Le rôle de la culpabilité dans le marketing de la collecte de fonds : influence sur le don des particuliers
This dissertation falls within the scope of social marketing. The aim is to analyze the effects of guilt induction in fundraising campaigns. After a literature review on charitable giving and guilt in marketing, psychology and social sciences, we focus on guilt triggering, on stimulus intensity and on the reactions of individuals exposed to a guilt-loaded message. Based on three exploratory qualitative studies, we identified how guilt is induced and collected reactions from participants exposed to guilt appeals. We mostly studied the intensity with which the message attempts to evoke guilt in the receiver and individual differences in guilt perception through an experimental study: 432 respondents were exposed to one of three levels of guilt (weak, average and strong). This research examines the emotional responses of the respondents according to different levels of stimuli and is interested in individual responses to these appeals. Afterward, we analyze the impact of these emotional responses on the attitudes towards the message, attitudes towards the charity and donation intentions and probability. The results show that emotional reactions are different depending on the level of guilt evoked. There is a curvilinear relationship between the intensity of guilt and felt guilt: average guilt appeal triggers more felt guilt. People feel manipulated by strong guilt appeal which generates strong irritation feeling. The appeal fails to success: the felt irritation negatively influences the attitudes, donation intentions and probability. Our research suggests the use of average guilt appeals. Appeals that trigger strong guilt are effective: felt guilt has a positive influence on the attitudes towards the message, attitudes towards the charity and donation intentions and probability. Finally, this dissertation highlights individual differences in guilt perception: People who tend to feel guilty or to feel existential guilt, women and youth are more responsive to guilt appeals.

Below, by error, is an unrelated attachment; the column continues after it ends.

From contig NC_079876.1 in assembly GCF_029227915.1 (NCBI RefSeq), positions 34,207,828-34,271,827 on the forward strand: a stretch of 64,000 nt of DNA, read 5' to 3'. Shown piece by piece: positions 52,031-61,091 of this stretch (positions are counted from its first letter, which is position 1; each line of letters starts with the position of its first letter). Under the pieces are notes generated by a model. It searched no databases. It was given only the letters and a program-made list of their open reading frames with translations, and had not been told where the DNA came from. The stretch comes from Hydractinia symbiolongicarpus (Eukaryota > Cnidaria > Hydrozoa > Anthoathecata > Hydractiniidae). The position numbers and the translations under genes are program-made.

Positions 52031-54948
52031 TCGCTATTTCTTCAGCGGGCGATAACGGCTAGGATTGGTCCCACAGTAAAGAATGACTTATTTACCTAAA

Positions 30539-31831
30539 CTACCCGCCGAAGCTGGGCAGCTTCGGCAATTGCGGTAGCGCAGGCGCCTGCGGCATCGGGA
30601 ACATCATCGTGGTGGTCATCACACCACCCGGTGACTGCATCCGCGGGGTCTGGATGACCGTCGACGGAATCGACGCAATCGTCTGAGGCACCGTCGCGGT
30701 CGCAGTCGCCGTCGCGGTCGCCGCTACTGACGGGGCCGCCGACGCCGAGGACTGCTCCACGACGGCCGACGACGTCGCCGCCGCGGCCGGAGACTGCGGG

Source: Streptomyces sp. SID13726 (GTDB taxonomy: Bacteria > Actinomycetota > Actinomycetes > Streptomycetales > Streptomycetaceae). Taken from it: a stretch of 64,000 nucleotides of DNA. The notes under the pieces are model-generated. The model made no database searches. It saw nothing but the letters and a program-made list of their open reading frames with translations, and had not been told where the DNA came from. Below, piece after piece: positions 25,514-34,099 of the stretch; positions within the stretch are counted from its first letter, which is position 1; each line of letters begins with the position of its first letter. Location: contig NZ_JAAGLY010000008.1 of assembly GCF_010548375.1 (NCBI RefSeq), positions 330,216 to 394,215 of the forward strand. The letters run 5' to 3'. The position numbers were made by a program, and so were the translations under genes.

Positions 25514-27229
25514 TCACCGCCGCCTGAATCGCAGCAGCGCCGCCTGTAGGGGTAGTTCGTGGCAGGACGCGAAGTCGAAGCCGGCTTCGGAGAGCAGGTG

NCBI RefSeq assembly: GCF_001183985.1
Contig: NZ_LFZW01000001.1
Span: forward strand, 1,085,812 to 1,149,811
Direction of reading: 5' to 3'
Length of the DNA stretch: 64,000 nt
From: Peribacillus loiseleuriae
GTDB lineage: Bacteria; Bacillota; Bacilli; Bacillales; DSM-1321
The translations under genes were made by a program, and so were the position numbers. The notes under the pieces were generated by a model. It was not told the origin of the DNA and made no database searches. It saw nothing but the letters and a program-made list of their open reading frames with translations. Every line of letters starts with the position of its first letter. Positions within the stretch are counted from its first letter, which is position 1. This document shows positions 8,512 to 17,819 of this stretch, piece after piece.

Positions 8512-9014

|This book is provided by Paris Dauphine University in its series Economics Thesis from University Paris Dauphine with number 123456789/8002 and published in 2011.|
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